Saturday, May 21: the zombie apocalypse is coming – or so the rumor on Facebook goes. Maybe it’s the rapture. Anyway, something really big and major (and presumably catastrophic) is supposed to be happening Saturday, but I’m not changing my plans. Call me irresponsible.
All this talk about zombies has me thinking about what’s really behind our fascination with them. Carl Jung might say that zombies really represent the shadow, the parts of ourselves which we’ve rejected and are still largely unconscious. That is to say, we’re not consciously aware that we have certain characteristics and we tend to see – and judge – these characteristics in other people. Think of an apparently upright politician who campaigns against equal rights for gays while carrying on an affair with someone of the same sex. To Jung, our task in life is to get to know these disowned parts of ourselves, to bring them into our awareness and accept them. Only then do they stop having so much control of us. Of course this is a difficult and sometimes disturbing process, but Jung noted that what is in our shadow is a lot more powerful when it’s in the dark. A well-known example of this is being chased by a monster – or let’s say a zombie – in a dream. The dreamer runs frantically away from the zombie until s/he gets to some sort of dead end and has to face it. When the dreamer turns around to face the zombie, it turns into a kitten. Or something equally nonthreatening. Facing the shadow is like that – it’s scariest when it’s still unknown and chasing you. When you face it, you accept it, and it loses a lot of its power over you.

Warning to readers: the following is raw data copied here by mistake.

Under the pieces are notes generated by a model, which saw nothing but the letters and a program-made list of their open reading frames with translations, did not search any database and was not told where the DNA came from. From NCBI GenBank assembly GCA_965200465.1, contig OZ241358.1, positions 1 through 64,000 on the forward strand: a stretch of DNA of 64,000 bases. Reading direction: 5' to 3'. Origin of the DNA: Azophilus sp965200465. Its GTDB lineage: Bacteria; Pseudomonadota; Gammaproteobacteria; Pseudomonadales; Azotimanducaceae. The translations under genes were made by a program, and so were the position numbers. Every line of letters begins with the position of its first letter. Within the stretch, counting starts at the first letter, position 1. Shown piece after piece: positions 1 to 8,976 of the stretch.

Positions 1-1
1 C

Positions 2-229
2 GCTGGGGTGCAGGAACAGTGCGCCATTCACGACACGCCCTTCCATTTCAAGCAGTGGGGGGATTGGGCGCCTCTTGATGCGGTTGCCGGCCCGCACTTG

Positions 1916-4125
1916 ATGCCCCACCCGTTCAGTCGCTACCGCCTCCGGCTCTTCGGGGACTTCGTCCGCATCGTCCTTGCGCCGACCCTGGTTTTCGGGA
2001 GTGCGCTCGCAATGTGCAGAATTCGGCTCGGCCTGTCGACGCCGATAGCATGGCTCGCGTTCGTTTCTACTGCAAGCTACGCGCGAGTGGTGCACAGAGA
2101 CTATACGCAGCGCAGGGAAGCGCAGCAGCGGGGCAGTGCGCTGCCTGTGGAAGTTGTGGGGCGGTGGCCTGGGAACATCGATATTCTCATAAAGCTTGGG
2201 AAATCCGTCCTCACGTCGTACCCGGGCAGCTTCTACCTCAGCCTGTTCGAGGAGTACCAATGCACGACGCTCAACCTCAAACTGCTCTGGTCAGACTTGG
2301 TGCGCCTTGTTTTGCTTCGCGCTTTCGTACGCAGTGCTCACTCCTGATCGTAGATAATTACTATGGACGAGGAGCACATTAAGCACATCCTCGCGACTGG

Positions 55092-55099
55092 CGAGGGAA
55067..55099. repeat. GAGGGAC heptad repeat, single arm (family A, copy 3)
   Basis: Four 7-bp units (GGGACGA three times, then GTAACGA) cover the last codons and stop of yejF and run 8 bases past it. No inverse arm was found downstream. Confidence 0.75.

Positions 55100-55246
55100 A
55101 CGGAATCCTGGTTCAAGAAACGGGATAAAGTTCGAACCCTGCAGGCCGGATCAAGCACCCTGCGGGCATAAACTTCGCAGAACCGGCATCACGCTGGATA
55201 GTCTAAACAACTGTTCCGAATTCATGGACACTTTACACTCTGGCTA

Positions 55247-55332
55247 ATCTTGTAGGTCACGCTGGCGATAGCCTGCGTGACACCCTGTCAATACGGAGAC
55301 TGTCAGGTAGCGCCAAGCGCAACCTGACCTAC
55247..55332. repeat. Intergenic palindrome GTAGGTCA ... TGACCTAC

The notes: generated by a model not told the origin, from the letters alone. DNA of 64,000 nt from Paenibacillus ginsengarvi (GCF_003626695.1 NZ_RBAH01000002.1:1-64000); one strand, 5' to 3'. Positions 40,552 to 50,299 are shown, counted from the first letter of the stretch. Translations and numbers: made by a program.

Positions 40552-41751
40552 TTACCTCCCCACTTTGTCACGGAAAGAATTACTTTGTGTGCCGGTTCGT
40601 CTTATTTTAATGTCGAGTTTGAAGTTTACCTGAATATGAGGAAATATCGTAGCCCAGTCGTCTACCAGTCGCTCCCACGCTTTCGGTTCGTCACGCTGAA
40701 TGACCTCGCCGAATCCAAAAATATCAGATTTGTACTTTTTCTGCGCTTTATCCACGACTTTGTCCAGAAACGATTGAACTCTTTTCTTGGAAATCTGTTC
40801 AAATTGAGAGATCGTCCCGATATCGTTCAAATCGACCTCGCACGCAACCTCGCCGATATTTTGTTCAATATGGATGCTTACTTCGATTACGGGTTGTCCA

According to Wikipedia (that scholarly source for all zombie knowledge), zombies are “bereft of consciousness and awareness, yet ambulant and able to respond to surrounding stimuli”. Often zombies are portrayed as undead – they just won’t die. These are the parts of ourselves that we try and try and try to kill, but just keep coming back. You know the ones. Sometimes they are even hungry for human flesh or brains – they going beyond being annoying and become destructive, or even fatal. Think of an addiction. It’s only when the bright light of full awareness is shined on these parts of ourselves that we realize how serious the problem is and get help.
Zombies are also scary (if only in movies) because they highlight our basic vulnerability. As humans, we can’t predict the future, and we don’t really know for sure what’s ‘out there’, so who’s to say what might descend upon us? Zombies can represent our fear of death, our inability to accept the impermanence of life, and the unknown. Scary stuff!! I believe it’s our basic human vulnerability – or rather, our inability to accept it – that’s behind most of our suffering, our neuroses, and our problematic behavior. But that’s another blog post.
So what in the world does any of this have to do with yoga, anyway?
Yoga is all about increasing our awareness. We start by getting to know ourselves better ‘on the mat,’ and soon find that we get to know ourselves better as people too. And because we’re encouraged to shine that light of awareness on ourselves with kindness and acceptance, yoga helps us learn to accept those disowned things about ourselves, and to accept life on life’s terms. It helps us learn to relax, and coexist with the fundamental anxieties and uncertainties of life, even if it doesn’t take them away. Ultimately, the only way to deal with the zombies is to get to know them and accept them. And bring them to yoga!
Or if you prefer the psychedelic kind: Zombies